A new report released today finds that seven of the largest publicly-traded oil companies in the world are putting billions of dollars in jeopardy by investing in high-cost, high-risk oil extraction projects.
Many of the most risky ventures are right here in Canada and many of the companies named in the report figure significantly in Canadian pension plans and mutual funds.
Authored by the U.K.-based Carbon Tracker Initiative (CTI), the report details how large, household name oil companies like Shell, BP, ExxonMobil and Chevron are at risk of wasting a whopping $91-billion of investor cash over the next decade in some of the world's most expensive energy projects, like Canada's oil sands, as well as deep-sea oil drilling in hostile environments like the Arctic.
CTI provides a list of twenty projects from around the world that institutional and individual investors should be aware of. Of particular interest to Canadian investors will be the nine Canadian oil sands projects listed, of which six top the list as the most risky and expensive.
Some of these Canadian projects are the costliest oil ventures in the world and will require crude oil prices to rise as high as $150 a barrel if they are to be profitable.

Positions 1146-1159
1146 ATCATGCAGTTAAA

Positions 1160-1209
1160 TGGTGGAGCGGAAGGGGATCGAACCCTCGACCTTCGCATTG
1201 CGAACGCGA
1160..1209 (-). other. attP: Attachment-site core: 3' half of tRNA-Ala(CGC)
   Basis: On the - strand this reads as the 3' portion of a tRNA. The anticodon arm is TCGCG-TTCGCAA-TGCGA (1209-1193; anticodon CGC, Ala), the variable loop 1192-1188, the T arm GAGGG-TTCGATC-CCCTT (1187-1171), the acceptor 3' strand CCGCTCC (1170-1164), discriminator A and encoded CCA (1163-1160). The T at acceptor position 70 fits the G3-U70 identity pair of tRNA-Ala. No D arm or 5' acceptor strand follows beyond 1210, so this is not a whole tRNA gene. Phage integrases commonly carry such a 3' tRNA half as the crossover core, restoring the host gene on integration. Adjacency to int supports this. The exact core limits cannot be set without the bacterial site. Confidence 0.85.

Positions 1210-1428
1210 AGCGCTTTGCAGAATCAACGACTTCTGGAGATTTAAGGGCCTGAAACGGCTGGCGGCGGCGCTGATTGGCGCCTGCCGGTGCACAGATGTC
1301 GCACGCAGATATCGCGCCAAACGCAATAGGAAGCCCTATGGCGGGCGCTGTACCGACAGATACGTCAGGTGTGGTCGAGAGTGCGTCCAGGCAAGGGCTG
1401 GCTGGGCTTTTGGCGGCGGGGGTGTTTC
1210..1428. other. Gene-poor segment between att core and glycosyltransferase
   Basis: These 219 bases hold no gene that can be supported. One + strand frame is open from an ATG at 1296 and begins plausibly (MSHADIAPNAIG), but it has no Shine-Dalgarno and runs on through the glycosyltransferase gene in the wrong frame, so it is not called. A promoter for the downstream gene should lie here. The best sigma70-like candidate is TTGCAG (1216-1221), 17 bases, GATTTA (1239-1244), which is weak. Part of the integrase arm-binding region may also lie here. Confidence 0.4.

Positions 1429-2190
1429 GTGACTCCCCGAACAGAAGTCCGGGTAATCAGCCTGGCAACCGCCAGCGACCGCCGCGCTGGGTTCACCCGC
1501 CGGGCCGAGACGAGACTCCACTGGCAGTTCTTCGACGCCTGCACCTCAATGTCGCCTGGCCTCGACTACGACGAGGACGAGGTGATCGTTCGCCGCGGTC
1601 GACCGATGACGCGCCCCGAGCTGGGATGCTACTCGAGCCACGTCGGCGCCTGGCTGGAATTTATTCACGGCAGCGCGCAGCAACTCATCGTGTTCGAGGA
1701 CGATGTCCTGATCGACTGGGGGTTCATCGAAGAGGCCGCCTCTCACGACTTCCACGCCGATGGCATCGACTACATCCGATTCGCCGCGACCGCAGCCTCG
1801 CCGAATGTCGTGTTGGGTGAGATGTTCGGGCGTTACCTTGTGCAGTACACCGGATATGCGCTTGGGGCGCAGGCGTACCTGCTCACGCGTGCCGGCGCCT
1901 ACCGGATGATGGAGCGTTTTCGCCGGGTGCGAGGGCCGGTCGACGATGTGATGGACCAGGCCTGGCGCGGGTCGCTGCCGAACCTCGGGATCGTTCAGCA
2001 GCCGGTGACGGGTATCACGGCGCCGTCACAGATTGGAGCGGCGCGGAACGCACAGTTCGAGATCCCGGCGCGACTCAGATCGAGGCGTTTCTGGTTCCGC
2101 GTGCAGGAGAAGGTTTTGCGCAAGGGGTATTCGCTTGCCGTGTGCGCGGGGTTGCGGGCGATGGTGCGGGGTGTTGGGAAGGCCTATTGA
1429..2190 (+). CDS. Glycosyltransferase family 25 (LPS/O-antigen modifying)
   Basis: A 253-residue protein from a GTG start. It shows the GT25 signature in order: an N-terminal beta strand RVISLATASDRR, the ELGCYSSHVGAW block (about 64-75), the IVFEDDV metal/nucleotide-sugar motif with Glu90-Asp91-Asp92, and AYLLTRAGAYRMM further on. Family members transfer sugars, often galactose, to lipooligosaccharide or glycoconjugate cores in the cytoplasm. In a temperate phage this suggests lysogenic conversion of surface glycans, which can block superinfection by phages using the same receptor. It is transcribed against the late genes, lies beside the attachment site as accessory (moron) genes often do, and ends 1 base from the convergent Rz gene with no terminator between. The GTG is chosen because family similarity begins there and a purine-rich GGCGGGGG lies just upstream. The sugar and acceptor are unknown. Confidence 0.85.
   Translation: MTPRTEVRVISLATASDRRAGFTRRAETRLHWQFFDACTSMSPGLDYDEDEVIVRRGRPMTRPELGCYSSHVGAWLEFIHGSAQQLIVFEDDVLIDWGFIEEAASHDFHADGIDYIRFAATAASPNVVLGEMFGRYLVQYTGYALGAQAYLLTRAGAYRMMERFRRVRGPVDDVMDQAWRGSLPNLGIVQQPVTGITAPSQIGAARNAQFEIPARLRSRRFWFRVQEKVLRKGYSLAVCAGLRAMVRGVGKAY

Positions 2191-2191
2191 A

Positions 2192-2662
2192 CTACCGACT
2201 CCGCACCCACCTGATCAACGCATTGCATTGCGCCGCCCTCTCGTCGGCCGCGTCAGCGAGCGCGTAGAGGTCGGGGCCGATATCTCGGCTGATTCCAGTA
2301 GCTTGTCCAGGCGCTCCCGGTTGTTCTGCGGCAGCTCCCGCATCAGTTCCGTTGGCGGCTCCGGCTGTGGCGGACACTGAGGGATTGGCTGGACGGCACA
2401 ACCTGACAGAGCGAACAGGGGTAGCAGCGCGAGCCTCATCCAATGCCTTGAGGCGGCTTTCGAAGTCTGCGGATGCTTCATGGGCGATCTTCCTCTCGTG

The price for the benchmark oil Brent Crude has been flat now for more than four years and currently sits far shy of $150 per-barrel at $102/bbl.
A quick look at the portfolios of some of the largest mutual funds in Canada, finds major holdings in the companies behind these risky projects.
The nine risky Canadian oil extraction projects listed by CTI are:
- ConocoPhillips' Foster Creek oil sands mine
- Shell's Carmon Creek oil sands mine
- ConocoPhillips' and Total's Surmont oil sands mine
- Exxon's Aspen oil sands mine
- Exxon's Kearl oil sands mine
- ConocoPhillips' Christina Lake oil sands mine
- BP's Sunrise oil sands mine
- Chevron and ConocoPhillips' Amauligak Arctic Drilling Project
- Chevron and Shell's Athabasca oil sands mine
According to CTI these nine projects are much more expensive than more traditional oil extraction projects due to their unconventional nature.
"Unconventional" is a term used by the oil industry to describe projects that do not use the traditional oil well method. So projects like the Alberta oil sands are considered unconventional because they employ methods like steam extraction.
Unconventional oil projects are becoming more and more common as oil companies struggle to discover new conventional oil reserves like those you would typically see in regions like the Middle East.
CTI is urging institutional and individual investors, as major shareholders in these publicly traded companies, to start asking questions about the risks these projects pose to their investments.
"Investors are concerned about the levels of capital being sunk into future fields by the oil sector, but are not getting answers on the economics of the projects from the companies," said James Leaton, CTI's research Director. "CTI has responded to demand for detail to enable shareholders to challenge where money is spent."
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